Barely a day after that meeting, the prime minister issued a (verbal?) edict to stop any development work in any village or location used by demonstrators to damage the infrastructure, burn tyres and carry on with their illegal activities. The Civil Service Bureau – not to be out-done – unilaterally decided to fire any of its employees who joins unlawful and unauthorised demonstrations.
Suddenly, the king’s points raised with the journalists were taken to the inside pages, and the new new crises took their rightful space on the front pages. With pictures. And the discussion in the inside political pages – and those were many in every paper – were dedicated to reactions against what is now termed as the collective punishment visited against errant villages and domiciles; while the king’s very valid points were left for the columnists to talk about, taking less than 1/16th of the space – or less actually – than the other new new things.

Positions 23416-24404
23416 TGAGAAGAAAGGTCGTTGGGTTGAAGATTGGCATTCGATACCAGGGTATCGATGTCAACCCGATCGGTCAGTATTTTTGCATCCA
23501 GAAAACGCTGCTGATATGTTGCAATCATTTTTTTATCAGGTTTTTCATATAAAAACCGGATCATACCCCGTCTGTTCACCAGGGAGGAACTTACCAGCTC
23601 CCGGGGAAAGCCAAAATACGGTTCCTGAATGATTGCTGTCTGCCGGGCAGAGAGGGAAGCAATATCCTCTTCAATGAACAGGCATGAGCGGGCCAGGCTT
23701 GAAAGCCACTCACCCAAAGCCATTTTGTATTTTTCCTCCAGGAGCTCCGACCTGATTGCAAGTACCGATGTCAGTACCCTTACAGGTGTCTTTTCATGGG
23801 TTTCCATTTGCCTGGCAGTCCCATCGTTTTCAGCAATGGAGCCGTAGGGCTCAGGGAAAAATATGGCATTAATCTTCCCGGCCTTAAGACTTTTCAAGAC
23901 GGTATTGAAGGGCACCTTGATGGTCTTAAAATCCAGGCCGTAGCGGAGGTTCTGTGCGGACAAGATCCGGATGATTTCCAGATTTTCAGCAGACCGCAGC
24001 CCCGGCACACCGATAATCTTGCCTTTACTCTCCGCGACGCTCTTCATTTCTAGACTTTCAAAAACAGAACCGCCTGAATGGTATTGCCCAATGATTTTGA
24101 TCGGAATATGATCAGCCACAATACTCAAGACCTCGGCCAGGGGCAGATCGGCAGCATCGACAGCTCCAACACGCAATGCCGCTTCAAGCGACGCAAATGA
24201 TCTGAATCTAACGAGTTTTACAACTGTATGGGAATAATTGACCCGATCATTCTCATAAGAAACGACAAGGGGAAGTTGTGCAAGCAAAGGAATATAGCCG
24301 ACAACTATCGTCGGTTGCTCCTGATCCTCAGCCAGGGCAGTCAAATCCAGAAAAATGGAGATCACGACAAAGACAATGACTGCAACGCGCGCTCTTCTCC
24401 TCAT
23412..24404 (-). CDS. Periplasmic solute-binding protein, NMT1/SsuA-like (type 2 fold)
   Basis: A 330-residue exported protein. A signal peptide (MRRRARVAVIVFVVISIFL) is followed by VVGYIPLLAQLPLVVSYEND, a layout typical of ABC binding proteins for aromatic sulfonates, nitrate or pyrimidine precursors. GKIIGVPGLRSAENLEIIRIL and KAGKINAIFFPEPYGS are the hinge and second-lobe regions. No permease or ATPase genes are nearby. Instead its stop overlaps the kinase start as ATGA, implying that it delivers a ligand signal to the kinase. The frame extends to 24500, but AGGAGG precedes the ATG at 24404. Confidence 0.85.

So we get to today. Karadzic’s apprehension news is given a couple of centimetres on the front pages, and those are occupied by his hippy-like hairdo and Noel-esque beard, Albasheer’s head is sought by the ICC but the effervescent and wholly useful Arab League and the similarly described African Union won’t have that – and we know why don’t we? Any one of their members could be earmarked next! In Bahrain – that thing behind the Shuttle’s rear – a few poor souls who demonstrated against their company arbitrarily deducing from their wages and had the misfortune of having their mugs appear in the paper got fired by their erstwhile firm, the nurses want to go out and demonstrate for better wages and conditions are being corralled and called traitors for even considering such a thing.
Ah well, it’s only proper then that dictionary.com’s word of the day sums up the whole situations described rather succinctly; vituperation.
I think I’ll just go home now, switch off, and watch Monty Python. That, my friends, is more real than this reality!
Picture credit: NASA Johnson Space Center – eol.jsc.nasa.gov
this is image: ISD_highres_STS101_STS101-718-27_2
thanks to Mike Knight for the heads up.